Note: Just last night we had an earthquake of a 4.5 magnitude. We could definitely feel the shaking and rattling of a few things around the house, but nothing fell off the walls; no damage to report. But it scared me and I was just waiting for the SLAM!SLAM!SLAM! to begin.
January 17, 1994, 4:31 a.m.: SLAM! SLAM! SLAM! SLAM! SLAM! SLAM!
We were jolted awake and tossed around like a giant shaking gerbils in a shoe box. I bolted upright in our bouncing bed and screamed at the top of my lungs like a woman in the throes of terror. The bookshelf leapt onto the bed and gashed Claire's leg. Out of utter panic and ignorant ignorance, we leapt up and careened out of control through the apartment into the girls' bedroom. Hilary was on the floor, and Amelia was in her walk-in closet/bedroom, covered in blankets and pillows that had fallen on her. I stuck my hands into the darkness of her crib, calling, "Amelia???" She gurgled a response, we let out sighs of relief, and dashed out across the broken glass, dishes, and furniture into the cold, early morning January darkness.
We waited on the steps of our new three story apartment building, wondering to ourselves if we had overreacted. To us, it felt like The Big One. But was it really just one of those tremors that these Californians had become accustomed to, rolling over and going back to sleep?
Moments passed, and slowly people began coming outside, wrapped in blankets, warm jackets, some even in shoes. We had only our pajamas. Claire was wearing only a long t-shirt, but to her dismay, no underwear. Yes, no underwear. The ground continued trembling, resending terror down our spines with each loud aftershock.
What? Oh, you're stuck on the Claire not wearing any underwear thing? Well, luck would have it that the night before she had become ill with the Beijing flu that was going around that year. She has fever, chills, and nausea, plus she was so weak she could hardly walk. She took a shower, pulled on a t-shirt and fell into bed, wet hair and all.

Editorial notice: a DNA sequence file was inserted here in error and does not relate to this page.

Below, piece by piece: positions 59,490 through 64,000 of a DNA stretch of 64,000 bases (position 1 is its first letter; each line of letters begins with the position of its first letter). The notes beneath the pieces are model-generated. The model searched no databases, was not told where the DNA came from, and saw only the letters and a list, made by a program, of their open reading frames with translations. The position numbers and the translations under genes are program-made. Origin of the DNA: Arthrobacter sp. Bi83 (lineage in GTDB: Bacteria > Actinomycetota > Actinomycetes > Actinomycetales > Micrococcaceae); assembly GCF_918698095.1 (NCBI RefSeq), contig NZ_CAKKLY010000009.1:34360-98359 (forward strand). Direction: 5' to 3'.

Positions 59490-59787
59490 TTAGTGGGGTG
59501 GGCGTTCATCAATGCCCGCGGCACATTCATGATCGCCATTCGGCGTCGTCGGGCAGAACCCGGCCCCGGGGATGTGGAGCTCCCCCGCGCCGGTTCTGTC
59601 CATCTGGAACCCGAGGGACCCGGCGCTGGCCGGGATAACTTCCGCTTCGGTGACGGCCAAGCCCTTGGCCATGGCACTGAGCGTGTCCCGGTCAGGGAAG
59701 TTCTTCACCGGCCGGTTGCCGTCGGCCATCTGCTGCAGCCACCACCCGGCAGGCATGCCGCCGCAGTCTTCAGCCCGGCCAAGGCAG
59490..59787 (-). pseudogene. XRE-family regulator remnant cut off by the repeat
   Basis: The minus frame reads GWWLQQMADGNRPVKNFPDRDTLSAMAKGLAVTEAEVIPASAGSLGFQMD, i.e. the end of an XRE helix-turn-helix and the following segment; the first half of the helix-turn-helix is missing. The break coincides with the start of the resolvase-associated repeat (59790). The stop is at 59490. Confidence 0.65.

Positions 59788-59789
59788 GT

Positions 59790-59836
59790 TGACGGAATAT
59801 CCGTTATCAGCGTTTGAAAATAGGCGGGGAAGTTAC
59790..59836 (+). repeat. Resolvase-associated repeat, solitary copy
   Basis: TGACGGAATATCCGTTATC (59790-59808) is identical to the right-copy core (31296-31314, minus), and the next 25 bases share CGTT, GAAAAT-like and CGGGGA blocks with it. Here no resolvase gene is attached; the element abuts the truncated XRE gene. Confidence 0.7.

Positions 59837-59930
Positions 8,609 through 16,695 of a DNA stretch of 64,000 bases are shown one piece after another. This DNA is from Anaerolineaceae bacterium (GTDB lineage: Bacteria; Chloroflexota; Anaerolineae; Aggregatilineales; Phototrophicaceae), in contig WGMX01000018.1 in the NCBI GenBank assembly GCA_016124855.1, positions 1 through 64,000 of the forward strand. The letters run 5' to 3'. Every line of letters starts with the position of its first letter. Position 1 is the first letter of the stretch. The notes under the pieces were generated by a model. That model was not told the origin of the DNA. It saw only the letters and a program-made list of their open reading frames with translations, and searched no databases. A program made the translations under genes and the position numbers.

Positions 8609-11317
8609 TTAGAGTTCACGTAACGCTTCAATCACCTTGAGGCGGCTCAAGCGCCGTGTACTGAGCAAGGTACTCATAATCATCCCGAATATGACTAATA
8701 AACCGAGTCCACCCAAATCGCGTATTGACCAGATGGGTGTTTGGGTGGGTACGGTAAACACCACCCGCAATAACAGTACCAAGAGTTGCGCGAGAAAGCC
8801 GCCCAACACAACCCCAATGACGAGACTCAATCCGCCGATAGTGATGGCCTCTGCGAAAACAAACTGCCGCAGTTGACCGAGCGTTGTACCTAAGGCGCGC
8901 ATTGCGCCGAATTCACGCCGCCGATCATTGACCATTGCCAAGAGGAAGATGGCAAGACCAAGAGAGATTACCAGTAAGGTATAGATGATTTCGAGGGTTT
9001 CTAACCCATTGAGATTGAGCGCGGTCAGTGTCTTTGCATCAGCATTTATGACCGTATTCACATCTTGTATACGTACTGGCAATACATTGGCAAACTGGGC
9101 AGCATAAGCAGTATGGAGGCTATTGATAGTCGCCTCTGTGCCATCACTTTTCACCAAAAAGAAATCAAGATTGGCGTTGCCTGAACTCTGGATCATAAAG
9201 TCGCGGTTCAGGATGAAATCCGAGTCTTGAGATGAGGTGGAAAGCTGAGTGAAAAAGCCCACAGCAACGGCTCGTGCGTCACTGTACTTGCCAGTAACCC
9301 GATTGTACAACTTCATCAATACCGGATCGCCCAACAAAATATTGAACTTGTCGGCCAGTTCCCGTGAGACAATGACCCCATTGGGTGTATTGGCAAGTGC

As we waited for some news and something else to happen, Claire began to get more and more cold and uncomfortable. She begged me to go back in the still trembling building to grab her a blanket, so I dashed in just as another aftershock hit, which scared the willies out of me. I seized the comforter off of the bed and ran back outside.
As the sun came up, we heard on someone's radio that the earthquake we had just experienced was not The Big One.
"What??!!!" I whined. "How could that have not been The Big One?"
As our apartment was rendered uninhabitable, we slept in the park that night, feeling the ground underneath our backs continually shifting, trying to find a position in which to rest.
We were so unprepared for this earthquake. We had zero cash and less that a quarter of a tank of gas in the car. All we had in the refridgerator was chocolate pudding and a small turkey ham. So after borrowing some money from a neighbor, we got in the car and fled back to Utah.
We left the following scenes behind us, wondering if we would be returning.